When it comes to the question “Is your Website doing its job”, the answer lies in whether you can even be found online.
There are more than 1 billion websites and more are being added every single minute so it can be hard to rise above the noise. Even if you look at your own marketplace or industry and your competitors, I’m willing to bet all of them have an online presence, which means you need to find ways to rank above them to secure more leads from online search.
To attract attention, be found faster and more often than your competitors, and rank higher than your competitors requires an effective Search Engine Optimization (SEO) strategy.
Let’s face it, SEO can be difficult to understand, and even harder to harness. SEO helps make it easier for search engines to find and categorize your company, your information and your content. The how of SEO gets a little more technical and involves things like:
- Keywords – a particular word or phrase that describes the contents of a web page and is used as a shortcut to define what is on the page for analysis and ranking by search engines.
- Tagging – unlike social media tags that are visible, tags (or metatags) used for SEO are in the code and not visible to the page. They act as content descriptors that help tell search engines what a web page is about.
- Structured Data – refers to how you annotate (or mark up) your content so machines can understand it and index it easier. Using structured data makes content eligible for Enhanced Presentation in Search Results, can help to identify and promote local business and be presented for expertise in Knowledge Graph.
- Semantic Mark Up – is coding on a page containing metadata describing its purpose. It helps to provide context that is easily readable and indexed by search engines, including mark up of authorship, videos, events and places. Semantic search is changing search from focusing on specific words to attempting to define the intent and context of a search query.
- On-Page Elements – defines how each page is viewed by search engines and how the content is treated including title tags, how you define internal URLs, links and the coding on images and videos.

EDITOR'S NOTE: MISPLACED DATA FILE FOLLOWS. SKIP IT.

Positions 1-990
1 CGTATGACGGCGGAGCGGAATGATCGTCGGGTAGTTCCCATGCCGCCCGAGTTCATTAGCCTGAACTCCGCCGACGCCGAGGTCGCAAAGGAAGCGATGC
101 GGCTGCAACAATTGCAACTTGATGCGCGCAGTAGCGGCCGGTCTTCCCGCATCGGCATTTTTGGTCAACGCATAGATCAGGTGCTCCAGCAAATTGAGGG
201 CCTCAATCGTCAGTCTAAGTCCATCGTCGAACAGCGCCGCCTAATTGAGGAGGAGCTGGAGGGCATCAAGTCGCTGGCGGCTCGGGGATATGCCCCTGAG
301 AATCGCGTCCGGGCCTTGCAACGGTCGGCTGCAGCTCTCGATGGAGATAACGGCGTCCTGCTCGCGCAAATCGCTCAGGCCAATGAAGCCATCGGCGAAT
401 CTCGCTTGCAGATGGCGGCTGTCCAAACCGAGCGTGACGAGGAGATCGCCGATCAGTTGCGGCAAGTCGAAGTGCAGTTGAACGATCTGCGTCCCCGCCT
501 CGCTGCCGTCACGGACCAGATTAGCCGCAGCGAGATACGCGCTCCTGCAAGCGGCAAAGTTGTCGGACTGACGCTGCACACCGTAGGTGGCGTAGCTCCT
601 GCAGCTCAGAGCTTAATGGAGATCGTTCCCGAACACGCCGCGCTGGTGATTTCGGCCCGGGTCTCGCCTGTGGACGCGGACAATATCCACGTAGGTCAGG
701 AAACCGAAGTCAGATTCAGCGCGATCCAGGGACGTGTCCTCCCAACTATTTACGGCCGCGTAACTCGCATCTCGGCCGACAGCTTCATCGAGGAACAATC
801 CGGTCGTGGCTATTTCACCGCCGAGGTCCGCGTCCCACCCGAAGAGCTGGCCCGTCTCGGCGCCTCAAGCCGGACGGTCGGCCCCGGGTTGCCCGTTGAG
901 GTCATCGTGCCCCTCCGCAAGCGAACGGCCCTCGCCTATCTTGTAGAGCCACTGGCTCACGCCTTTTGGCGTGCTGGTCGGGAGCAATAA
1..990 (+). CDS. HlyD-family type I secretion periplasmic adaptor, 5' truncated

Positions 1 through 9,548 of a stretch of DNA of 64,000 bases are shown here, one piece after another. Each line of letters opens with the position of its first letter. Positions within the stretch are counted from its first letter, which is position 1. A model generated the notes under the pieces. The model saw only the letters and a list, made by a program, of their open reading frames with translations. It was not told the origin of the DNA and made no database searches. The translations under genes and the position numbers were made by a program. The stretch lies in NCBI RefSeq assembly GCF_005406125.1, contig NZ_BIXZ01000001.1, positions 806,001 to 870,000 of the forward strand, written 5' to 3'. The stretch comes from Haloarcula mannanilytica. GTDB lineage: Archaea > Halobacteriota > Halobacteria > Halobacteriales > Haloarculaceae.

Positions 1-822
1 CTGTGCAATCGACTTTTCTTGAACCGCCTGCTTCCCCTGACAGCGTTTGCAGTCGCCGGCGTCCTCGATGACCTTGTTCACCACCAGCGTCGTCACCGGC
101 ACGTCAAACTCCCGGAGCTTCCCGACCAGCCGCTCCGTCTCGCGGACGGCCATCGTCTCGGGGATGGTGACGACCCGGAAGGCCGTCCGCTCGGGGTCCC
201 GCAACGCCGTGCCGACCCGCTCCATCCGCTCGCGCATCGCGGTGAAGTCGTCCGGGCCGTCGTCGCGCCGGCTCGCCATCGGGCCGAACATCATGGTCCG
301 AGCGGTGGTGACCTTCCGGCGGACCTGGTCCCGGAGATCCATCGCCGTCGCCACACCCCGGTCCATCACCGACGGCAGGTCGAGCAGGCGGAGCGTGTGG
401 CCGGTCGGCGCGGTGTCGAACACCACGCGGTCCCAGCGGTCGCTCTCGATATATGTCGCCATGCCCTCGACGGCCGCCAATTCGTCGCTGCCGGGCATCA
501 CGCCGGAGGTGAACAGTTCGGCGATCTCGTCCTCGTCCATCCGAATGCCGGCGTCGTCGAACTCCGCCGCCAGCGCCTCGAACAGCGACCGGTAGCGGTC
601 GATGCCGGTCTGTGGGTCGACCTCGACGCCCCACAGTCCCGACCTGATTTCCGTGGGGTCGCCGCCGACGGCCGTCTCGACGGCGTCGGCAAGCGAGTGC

- Off-Page Elements – are the links to your site from other websites. (Think about the work you’re doing to build your social media profile and blogging as examples.)
There’s a lot to consider when tackling SEO, so let’s take a step back, here’s how search results are delivered:
I know, this all sounds very complex but suffice to say the science of SEO is extremely important if you are going to be found online – and it takes constant attention and nurturing to maintain high rankings!
Knowing what search engines are looking for will help companies improve their ranking. This could involve targeting the right keywords and phrases, and ensuring all your content is annotated correctly so that machines can understand it. A recent change by Google is further changing how companies can manage SEO. A tool used by Google to count links and determine which pages are the most important (PageRank) is being removed from toolbars. This toolbar used to show the numeric rating of how important Google considered any of the pages to be. The tool hadn’t been updated for years and its removal means the general public won’t be able to see or track the rankings, BUT it will continue to be used by Google algorithms to rank pages.
SEO leads average close rates of 14.6%, while outbound marketing tactics average close rates of only 1.7%
Why should you care about SEO? I’d suggest you look at this question another way: Do you need your customers and new business prospects to find you?
We focus a great deal on how Google handles searches and analytics because it is the most popular search platform used more than 67% of the time (significantly higher than the next most popular search engine Bing at 13%). And, when it comes to mobile search, google captures 94% of the market.
While we haven’t really focused on mobile, the mobile search arena is growing exponentially and can’t be ignored by business (especially in light of Googles announcements on algorithm changes that reward mobile-friendly sites). For companies to be found consistently, and rank highly on mobile search, websites have to be responsive.
What does all this mean to your business? Think of SEO as your top sales executive working hard in the background to find and qualify leads. Industry insiders have determined that SEO leads average close rates of 14.6%, while outbound marketing tactics (such as cold calls or print advertising) average close rates of 1.7%. Given these facts, don’t you think SEO is worth the effort?
Like many other aspects of online visibility, SEO isn’t a set-it-and-forget-it formula. To consistently rank highly on searches, you have to be updating your content, working with key words and being active online.
Your website is the frontline to your customers and your most important sales tool. Learn more about website design best practices.
This is part 4 of our blog series “Is Your Website Doing Its Job?” — read the rest here:
Part 1: Is Your Website Doing Its Job?
Part 2: I Never Thought I Would Blog. I Was Wrong.
Part 3: Is Your Social Media Strategy Doing Its Job?
Part 5: User Experience Design: Website Friend or Foe?
Part 6: Steps to get User Experience and Design Right.